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Business Of The House

Volume 414: debated on Thursday 18 October 1945

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May I ask the Leader of the House if he will make a statement on the Business for next week?

The Business for next week will be as follows:

Monday, 22nd October—Second Reading of the Consolidated Fund (No. 1) Bill. A Debate will take place on Demobilisation.

On Tuesday, 23rd October, my right hon. Friend the Chancellor of the Exchequer will open his Budget.

Wednesday and Thursday, 24th and 25th October—General Debate on the Budget Resolutions.

Friday, 26th October—Committee and remaining stages of the Consolidated Fund (No. 1) Bill. A Debate will take place on conditions in Europe.

During the week we shall ask the House to approve the Government of Burma (Temporary Provisions) Order.

May I ask the right hon. Gentleman whether the Government have come to any decision in regard to the setting-up of the Select Committee on National Expenditure?

Yes, Sir. It is not proposed to set up the Select Committee on National Expenditure. My right hon. Friend the Chancellor of the Exchequer has decided that next year Estimates shall be presented on pre-war lines, and that there shall be no Votes of Credit after 31st March next. In the circumstances, we propose to appoint a Select Committee on Estimates to examine the annual Estimates when they are published. We shall do our best to ensure that Estimates are presented as long as possible before the beginning of the next financial year.

May I ask the right hon. Gentleman whether he will consider granting an early day for a discussion on cartels, national and international, and the Government's policy thereon?

I do not think so. The matter might be raised through the usual channels, and we might find some suitable early opportunity in the course of Business, but it would be difficult to provide a special day.

Can the Leader of the House indicate when the House is likely to have an opportunity of discussing the two White Papers which have been circulated, the one dealing with conditions on the scientific side of the Civil Service, and the other dealing with the pay of the higher posts in the Civil Service?

It was not intended by the Government when they published the White Papers that they would be debated, and on the face of it I cannot see any great need for a Debate, unless there is a widespread and general wish in the House. They, of course, can be discussed on Civil Estimates in one form or another.

May I ask the Leader of the House whether, in view of the experience we had on Tuesday night when the Scottish Supplementary Estimates were rushed through with little discussion, he will, when he is discussing through the usual channels, include a representative of the Scottish Members, as it is about time we got some consideration?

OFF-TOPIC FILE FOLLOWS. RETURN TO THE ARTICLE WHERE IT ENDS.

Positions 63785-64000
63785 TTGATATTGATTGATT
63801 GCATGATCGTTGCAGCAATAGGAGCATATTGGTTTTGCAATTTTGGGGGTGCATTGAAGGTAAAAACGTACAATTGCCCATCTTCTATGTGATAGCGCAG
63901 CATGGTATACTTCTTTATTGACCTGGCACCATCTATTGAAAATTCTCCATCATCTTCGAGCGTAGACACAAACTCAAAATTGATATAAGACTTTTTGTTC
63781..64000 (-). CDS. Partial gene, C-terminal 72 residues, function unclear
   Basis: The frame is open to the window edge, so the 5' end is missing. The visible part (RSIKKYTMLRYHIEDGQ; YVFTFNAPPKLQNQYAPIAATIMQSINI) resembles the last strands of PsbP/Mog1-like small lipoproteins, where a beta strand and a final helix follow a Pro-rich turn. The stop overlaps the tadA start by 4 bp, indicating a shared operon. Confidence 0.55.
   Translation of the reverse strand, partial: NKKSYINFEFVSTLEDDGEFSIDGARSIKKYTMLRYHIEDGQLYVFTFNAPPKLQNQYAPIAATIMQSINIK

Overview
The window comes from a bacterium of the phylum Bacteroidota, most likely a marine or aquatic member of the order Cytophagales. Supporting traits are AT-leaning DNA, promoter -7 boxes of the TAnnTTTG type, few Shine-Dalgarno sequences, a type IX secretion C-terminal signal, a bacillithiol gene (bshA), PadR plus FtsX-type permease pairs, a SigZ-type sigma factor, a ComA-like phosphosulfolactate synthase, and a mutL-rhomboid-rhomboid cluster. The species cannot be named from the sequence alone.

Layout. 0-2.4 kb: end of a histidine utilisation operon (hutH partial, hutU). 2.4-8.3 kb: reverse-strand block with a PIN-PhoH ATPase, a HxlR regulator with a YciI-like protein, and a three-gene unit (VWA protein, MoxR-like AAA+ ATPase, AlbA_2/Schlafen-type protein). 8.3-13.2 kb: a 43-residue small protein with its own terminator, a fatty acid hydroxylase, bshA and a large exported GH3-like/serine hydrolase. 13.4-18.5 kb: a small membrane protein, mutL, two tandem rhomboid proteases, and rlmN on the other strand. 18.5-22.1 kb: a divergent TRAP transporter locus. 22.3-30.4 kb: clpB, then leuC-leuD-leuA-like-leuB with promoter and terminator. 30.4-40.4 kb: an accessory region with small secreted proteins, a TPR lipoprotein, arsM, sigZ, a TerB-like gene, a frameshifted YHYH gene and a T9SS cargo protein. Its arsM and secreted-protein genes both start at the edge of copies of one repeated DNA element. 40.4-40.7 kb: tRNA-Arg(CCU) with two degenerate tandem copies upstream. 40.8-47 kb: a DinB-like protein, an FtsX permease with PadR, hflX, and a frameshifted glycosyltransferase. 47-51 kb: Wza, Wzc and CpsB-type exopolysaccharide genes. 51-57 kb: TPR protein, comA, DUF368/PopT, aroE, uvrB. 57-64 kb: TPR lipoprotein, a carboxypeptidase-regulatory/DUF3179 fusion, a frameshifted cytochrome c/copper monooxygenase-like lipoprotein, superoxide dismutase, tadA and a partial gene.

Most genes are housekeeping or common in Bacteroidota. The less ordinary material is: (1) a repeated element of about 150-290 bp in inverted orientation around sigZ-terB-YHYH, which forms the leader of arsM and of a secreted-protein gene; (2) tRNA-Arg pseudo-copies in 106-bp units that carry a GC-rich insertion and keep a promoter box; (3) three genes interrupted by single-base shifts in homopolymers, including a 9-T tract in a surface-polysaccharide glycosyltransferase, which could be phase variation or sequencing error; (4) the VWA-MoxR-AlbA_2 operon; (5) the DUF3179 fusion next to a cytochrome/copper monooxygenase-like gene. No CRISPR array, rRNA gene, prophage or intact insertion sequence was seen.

I shall be very much surprised if there is not a representative of Scotland to be found somewhere in the "usual channels."

May I ask the Leader of the House whether in regard to today's Business he is proposing to move the suspension of the Rule?

No, Sir, not to-day. I remember what the hon. Gentleman said yesterday, and I thought it was time that he had a concession.

May I ask the right hon. Gentleman whether he proposes to give facilities for discussing the Motion standing in the names of about 150 hon. Members of this House on old age pensions?

May I ask a question on the Business to-morrow? The right hon. Gentleman the Home Secretary will probably remember that, during the Committee stage of the Supplies and Services (Transitional Powers) Bill, he undertook to put down an Amendment to Clause 2, the terms of which he would consider in the interval. I have his speech here and I have read the Amendments which have been put down, and I cannot find an Amendment to Clause 2. As the House is to discuss this to-morrow, can the right hon. Gentleman tell us something about it?

I have considered the Clause as printed in the Bill, and I have come to the conclusion that it is impossible to include any Amendment that would meet the point raised by the Opposition. But I shall be quite willing to discuss it with any Members of the Opposition to see if we can come to some arrangement whereby the general convenience might be met. I cannot say more than that at the moment.

I am bound to ask the right hon. Gentleman if he does not remember that, in his statement, he did go a little beyond that, and said that something would be put down. If nothing has been put down, our discussion is likely to be a trifle abortive.

If it can be suggested in the course of the discussions, and if I can be satisfied, that an Amendment is necessary, I will put it down and it will then appear on the Order Paper to-morrow and Mr. Speaker can consider it; or, if the Opposition still think the point ought to be met, they can put an Amendment on the Order Paper. I admit that the time is very short, but I will endeavour to conduct these negotiations in a reasonably conciliatory spirit.

In view of the great interest taken in the Inshore Fishing Bill and its importance to some parts of the country, can the Leader of the House give us an assurance that adequate time will be allowed for the discussion of this Measure to-day?

I am, of course, in the hands of the House, but I am hoping that the Statutory Orders (Special Procedure) Bill, whilst, no doubt, it will be debated, will not occupy too long, and that adequate time will remain for discussion of the Inshore Fishing Bill.